(Reuters) — A shift in how donor kidneys are allocated has been linked with higher transplant rates for Black and Hispanic patients, a recent study suggests.
Kidney transplant is the preferred treatment for patients with end stage renal disease because it helps them live longer with a better quality of life and fewer hospitalizations than dialysis, the alternative. The primary factor the United Network for Organ Sharing (UNOS) uses for allocating kidneys from deceased donors is how long patients have been waiting for organs.
Under the old UNOS system, waiting times were largely based on when people joined the waiting list for a kidney. In part to address long-standing racial and ethnic disparities in the old system, in 2014 UNOS started calculating wait times based either on when people joined the waiting list or when they began dialysis, whichever came first.
For the study, researchers examined data on 179,071 people on the kidney transplant waiting list from June 2013 to September 2016, including the 34,133 individuals who received organs.
White patients had a significantly higher kidney transplant rate than Black or Hispanic patients under the old system, but with the new system the differences narrowed to the point where they might have been due to chance.
For some patients, it can take months or even years to get on the waiting list, due to significant delays and differences in how long doctors might wait to send patients for evaluation at transplant centers, said senior study author Dr. Rachel Patzer of Emory University School of Medicine in Atlanta.
“The new system tends to even the playing field by starting the clock at the start of the disease process,” Patzer told Reuters Health.
“For those that get a transplant sooner, their post-transplant survival is much better the less time spent on dialysis prior to transplant,” Patzer said by email.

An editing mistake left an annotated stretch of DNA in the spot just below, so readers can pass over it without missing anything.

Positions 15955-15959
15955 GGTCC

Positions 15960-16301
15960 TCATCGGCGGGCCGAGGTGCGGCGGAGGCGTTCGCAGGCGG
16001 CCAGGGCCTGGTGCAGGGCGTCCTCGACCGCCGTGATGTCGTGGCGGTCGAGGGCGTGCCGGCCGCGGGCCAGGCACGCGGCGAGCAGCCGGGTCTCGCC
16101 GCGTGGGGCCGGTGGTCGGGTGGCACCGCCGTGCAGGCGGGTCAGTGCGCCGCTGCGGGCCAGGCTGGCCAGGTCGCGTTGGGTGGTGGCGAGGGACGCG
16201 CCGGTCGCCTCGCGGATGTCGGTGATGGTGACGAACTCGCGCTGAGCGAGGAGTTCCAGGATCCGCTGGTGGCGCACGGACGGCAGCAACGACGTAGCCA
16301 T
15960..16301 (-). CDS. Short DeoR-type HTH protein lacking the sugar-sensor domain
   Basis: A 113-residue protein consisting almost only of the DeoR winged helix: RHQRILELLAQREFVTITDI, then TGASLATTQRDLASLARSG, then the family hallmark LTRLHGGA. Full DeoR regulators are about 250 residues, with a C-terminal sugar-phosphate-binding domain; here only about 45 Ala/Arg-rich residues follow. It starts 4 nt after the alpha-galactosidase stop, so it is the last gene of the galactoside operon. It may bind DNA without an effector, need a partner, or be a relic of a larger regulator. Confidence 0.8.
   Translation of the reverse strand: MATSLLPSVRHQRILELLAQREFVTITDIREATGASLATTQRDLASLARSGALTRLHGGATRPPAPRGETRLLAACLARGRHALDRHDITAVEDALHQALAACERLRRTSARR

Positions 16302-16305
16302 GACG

The monthly transplant rate under the old UNOS system was 1.07 percent for white patients, compared with 0.80 percent for Black people and 0.79 for Hispanics.
With the new system, however, the monthly transplant rate dropped to 0.95 percent for white people. At the same time, it rose to 0.96 percent for black people and 0.91 percent for Hispanic patients, researchers report in Health Affairs.
One limitation of the study is the relatively short duration of follow-up time after the new UNOS system took effect, the authors note. They also lacked data that might show how individual patient characteristics influenced who received a kidney or how long they waited.
Under the old system, for example, white patients might have had an advantage because they were more likely to have private health insurance, access to education about transplants or a car to get to the transplant center, said Amy Waterman, deputy director, Transplant Research and Education Center at the Terasaki Research Institute affiliated with the University of California Los Angeles.
“Since the clock started for waiting time when patients were listed at the transplant center officially, those who went forward for transplant evaluation faster, the white patients, benefited since they could begin accruing waiting time and move up the waiting list for a matching kidney,” Waterman, who wasn’t involved in the study, said by email.
The longer patients remain on dialysis, the more likely they are to die or develop other illnesses or complications of end stage renal disease that decrease their ability to have a transplant, said Dr. Clive Callender, a researcher at Howard University College of Medicine and founder and president of the National Minority Organ Tissue Transplant Education Program (MOTTEP) who wasn’t involved in the study.
“The best advice is to get transplanted without dialysis and with a live donor,” Callender said by email.
“The fewer dialysis treatments you have, the better the chances you survive for a long period of time,” Callender said.